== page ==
Accessing culturally specific services 

For people with dementia who are in need of long-term care, dietary restrictions such as eating halal or kosher food can also be a concern. 

This is where places like the Yee Hong Centre for Geriatric Care come in. The centre was established in 1994 to serve the Chinese community. It now has four locations in the Greater Toronto Area serving several communities, including a dedicated unit for Japanese patients and another for South Asians. 

The Yee Hong Centre incorporates culture in all aspects of service delivery, from the food it serves to the staff on site, who speak the same languages as the patients. 

“When [patients] talk about home, they are talking about home in a small town in eastern China or a village in India,” says Yee Hong's CEO Eric Hong. “They may not realize theyre in Canada. Our programs cater to that so they feel theyre in familiar grounds and dont get anxious.” Cultural music and newspapers at the centre contribute to this atmosphere, he adds. 

Hong explains that the Centre also provides health care that is conscious of peoples experiences and expectations. 

[quote align="center" color="#999999"]"Even if [immigrants] get services here, sometimes they are not tuned into what a person of colour may want.”[/quote]

“Health-care [in Canada] isnt as straightforward as people expect it to be. Even if [immigrants] get services here, sometimes they are not tuned into what a person of colour may want.” 

This includes addressing different perspectives on what constitutes healthy behaviour, and the relationship between a health practitioner and patient, he explains.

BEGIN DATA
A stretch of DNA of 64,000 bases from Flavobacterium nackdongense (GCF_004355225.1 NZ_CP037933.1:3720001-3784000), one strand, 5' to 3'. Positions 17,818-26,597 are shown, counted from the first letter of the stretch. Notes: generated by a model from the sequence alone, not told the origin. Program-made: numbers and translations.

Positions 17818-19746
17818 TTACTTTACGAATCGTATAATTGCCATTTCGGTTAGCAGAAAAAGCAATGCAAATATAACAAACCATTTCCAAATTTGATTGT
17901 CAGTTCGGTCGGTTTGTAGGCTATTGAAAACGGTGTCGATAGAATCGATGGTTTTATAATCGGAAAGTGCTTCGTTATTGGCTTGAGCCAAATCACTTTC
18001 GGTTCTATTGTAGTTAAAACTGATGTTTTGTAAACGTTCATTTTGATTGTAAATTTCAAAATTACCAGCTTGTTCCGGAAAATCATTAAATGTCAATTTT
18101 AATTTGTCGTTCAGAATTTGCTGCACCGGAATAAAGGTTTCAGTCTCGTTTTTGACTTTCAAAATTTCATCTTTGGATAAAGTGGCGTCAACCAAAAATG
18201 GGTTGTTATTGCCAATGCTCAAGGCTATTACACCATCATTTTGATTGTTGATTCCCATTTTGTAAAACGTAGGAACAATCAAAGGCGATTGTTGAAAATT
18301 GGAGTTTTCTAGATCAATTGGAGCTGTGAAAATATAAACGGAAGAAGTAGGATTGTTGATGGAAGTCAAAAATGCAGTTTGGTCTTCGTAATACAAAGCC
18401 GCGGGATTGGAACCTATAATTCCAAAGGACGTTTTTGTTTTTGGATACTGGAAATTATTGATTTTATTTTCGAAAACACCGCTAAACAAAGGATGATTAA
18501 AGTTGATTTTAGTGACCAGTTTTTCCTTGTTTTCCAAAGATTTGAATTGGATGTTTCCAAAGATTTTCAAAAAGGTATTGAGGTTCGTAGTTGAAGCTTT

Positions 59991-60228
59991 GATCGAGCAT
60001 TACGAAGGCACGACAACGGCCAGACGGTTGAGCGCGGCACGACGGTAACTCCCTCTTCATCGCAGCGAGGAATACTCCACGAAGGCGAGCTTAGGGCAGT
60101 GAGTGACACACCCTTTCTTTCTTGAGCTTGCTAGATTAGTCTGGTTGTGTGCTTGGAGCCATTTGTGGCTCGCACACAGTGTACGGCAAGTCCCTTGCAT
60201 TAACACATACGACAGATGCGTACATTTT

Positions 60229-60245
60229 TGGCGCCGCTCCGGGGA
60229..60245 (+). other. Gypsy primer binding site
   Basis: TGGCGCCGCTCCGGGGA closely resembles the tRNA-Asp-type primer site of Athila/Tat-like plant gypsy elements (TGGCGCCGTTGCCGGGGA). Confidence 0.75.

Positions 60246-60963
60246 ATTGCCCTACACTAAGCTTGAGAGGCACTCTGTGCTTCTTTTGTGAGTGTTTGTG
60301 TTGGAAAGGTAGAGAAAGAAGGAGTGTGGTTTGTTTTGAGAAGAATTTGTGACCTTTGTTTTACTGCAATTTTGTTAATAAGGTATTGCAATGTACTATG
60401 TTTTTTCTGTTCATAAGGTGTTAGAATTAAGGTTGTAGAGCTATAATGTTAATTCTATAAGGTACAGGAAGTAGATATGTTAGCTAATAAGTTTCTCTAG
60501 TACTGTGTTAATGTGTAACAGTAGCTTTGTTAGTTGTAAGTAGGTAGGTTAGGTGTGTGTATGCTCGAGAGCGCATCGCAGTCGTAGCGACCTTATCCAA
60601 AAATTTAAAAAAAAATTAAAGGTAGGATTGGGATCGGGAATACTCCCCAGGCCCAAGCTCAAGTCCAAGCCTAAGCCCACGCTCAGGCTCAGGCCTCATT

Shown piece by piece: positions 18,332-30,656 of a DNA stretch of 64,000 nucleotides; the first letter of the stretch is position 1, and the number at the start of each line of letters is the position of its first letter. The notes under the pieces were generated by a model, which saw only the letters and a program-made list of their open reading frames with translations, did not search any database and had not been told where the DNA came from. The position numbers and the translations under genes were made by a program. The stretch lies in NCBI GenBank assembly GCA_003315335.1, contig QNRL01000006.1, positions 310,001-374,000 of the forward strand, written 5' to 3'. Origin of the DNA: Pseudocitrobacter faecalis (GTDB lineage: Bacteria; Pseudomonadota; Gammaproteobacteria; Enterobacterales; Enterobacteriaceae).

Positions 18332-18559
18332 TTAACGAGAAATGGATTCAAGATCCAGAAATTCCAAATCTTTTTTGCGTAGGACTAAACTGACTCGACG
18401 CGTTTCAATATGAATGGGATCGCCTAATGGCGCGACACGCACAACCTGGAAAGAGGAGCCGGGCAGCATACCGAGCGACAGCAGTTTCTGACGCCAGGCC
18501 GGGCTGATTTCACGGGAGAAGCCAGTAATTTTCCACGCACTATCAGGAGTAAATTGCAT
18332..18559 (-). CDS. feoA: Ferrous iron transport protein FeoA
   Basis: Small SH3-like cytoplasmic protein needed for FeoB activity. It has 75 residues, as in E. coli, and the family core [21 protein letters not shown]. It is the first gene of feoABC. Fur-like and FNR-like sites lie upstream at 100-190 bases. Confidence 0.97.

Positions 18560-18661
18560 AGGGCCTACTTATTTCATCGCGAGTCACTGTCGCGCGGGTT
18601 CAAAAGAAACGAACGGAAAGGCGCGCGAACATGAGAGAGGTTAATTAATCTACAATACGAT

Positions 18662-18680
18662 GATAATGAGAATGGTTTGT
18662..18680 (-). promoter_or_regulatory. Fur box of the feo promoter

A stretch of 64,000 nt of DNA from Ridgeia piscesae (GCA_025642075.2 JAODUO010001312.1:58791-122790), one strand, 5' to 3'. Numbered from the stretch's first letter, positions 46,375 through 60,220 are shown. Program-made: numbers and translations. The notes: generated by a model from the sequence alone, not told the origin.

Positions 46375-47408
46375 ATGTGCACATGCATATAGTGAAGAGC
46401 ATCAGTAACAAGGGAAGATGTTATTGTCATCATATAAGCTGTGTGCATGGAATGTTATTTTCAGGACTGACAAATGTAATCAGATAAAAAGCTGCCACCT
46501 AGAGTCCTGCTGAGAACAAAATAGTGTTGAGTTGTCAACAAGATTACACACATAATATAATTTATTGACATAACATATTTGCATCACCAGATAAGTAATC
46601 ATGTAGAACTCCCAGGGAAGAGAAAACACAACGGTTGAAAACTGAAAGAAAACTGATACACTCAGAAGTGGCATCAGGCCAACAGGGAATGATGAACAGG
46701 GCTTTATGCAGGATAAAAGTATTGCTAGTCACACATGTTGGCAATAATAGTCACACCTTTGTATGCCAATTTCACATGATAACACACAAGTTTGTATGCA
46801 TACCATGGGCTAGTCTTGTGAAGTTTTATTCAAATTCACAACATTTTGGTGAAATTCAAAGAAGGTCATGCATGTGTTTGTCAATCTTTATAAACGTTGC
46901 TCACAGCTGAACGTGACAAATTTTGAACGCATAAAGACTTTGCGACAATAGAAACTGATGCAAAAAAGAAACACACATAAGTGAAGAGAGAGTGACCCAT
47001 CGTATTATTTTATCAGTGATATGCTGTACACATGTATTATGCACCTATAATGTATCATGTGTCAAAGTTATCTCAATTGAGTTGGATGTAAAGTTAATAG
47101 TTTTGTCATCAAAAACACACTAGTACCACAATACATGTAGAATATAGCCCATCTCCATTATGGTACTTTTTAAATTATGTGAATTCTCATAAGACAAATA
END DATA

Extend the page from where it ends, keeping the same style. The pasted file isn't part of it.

Caregivers face challenges also 

Isolation is another common experience of people dealing with dementia and their caregivers.

Chan shares the difficulty in caring for her husband who she says has not been the same since his dementia has progressed. She says Peter was sharp, intelligent and had a decent build, but is now skinny, weak and needs help with tasks like using the microwave. 

Although hes a quiet person who doesnt converse with her much, Chan says when he gets sick, he screams at night and its tough to handle on her own. 

“I count my blessings every day,” she shares. “I like to play Sudoku and to watch TV and to listen to music, otherwise I will be very depressed. Ive got to keep up my spirits. I have to set an example for my husband. If I dont think positive, hell be worse.” 

Editor’s Note: Joyce and Peter Chan are pseudonyms as the couple did not want to be identified. 

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Published in Health

by Susan Korah in Ottawa 

Approximately 500 Taiwanese Canadians from Ottawa, Toronto, Montreal and Vancouver travelled to Taiwan to vote in the country’s recent presidential election. 

They say they are proud of the democracy in their home country and value it as a precious gift for which their parents and grandparents fought so heroically. 

Most of these voters, who spent between $1,500 and $2000 each on an airline ticket, are in their 50s and 60s, says Jack Chen, a Taiwanese Canadian scientist with Environment Canada living in Ottawa. 

Unlike younger people, who often wish they could go, but don’t have the opportunity, this demographic is more likely to have the time and the financial means to make the trip, he adds.